Graph-Based Data Mining [chapter]

Lawrence B. Holder
Encyclopedia of Data Warehousing and Mining, Second Edition  
INTRODUCTION Graph-based data mining represents a collection of techniques for mining the relational aspects of data represented as a graph. Two major approaches to graphbased data mining are frequent subgraph mining and graph-based relational learning. This article will focus on one particular approach embodied in the Subdue system, along with recent advances in graph-based supervised learning, graph-based hierarchical conceptual clustering, and graph-grammar induction. Most approaches to data
more » ... approaches to data mining look for associations among an entity's attributes, but relationships between entities represent a rich source of information, and ultimately knowledge. The field of multi-relational data mining, of which graph-based data mining is a part, is a new area investigating approaches to mining this relational information by finding associations involving multiple tables in a relational database. Two main approaches have been developed for mining relational information: logic-based approaches and graph-based approaches. Logic-based approaches fall under the area of inductive logic programming (ILP). ILP embodies a number of techniques for inducing a logical theory to describe the data, and many techniques have been adapted to multi-relational data mining (Dzeroski & Lavrac, 2001; Dzeroski, 2003) . Graph-based approaches differ from logic-based approaches to relational mining in several ways, the most obvious of which is the underlying representation. Furthermore, logic-based approaches rely on the prior identification of the predicate or predicates to be mined, while graph-based approaches are more data-driven, identifying any portion of the graph that has high support. However, logic-based approaches allow the expression of more complicated patterns involving, for example, recursion, variables, and constraints among variables. These representational limitations of graphs can be overcome, but at a computational cost.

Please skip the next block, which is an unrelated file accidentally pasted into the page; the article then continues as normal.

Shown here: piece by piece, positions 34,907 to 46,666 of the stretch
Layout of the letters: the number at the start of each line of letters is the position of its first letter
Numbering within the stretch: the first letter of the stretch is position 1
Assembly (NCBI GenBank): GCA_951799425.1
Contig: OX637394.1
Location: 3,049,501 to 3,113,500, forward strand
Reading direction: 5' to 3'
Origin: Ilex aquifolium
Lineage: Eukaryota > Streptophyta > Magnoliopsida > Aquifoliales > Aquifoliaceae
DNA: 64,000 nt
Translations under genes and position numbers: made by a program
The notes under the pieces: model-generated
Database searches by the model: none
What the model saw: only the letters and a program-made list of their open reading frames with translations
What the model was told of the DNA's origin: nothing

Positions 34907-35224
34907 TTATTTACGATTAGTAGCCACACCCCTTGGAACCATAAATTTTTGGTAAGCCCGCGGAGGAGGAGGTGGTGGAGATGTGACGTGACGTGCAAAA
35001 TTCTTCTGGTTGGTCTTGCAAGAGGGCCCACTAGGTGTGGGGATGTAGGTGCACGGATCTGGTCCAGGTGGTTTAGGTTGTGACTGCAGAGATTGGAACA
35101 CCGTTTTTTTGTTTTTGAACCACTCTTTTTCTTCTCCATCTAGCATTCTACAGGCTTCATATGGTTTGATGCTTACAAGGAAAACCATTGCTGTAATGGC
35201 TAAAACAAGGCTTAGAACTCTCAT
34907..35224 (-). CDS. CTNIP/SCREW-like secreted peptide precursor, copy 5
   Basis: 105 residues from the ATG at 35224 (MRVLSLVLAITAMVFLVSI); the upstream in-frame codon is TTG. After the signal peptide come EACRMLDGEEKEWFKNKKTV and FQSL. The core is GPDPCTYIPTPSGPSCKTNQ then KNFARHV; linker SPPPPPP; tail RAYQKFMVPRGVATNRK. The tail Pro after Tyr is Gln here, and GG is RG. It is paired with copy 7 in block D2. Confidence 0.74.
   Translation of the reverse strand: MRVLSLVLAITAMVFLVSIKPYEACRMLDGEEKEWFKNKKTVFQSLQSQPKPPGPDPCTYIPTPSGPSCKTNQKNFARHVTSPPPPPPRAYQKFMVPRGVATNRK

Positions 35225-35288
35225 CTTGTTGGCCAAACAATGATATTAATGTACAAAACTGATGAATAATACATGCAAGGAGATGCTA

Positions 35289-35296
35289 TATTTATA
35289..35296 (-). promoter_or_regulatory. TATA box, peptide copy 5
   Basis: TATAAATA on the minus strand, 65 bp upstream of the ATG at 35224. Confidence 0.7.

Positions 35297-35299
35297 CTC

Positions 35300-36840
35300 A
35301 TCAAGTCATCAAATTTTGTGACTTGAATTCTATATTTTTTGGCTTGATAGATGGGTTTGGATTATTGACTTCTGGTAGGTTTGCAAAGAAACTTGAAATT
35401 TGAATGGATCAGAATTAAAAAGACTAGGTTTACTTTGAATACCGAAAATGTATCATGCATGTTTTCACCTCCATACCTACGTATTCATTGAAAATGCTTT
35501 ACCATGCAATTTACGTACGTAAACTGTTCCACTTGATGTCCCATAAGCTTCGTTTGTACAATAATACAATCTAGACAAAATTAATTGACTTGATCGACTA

doi:10.4018/978-1-60566-010-3.ch146 fatcat:cobi6h676fh5vgpyq5cxye4ama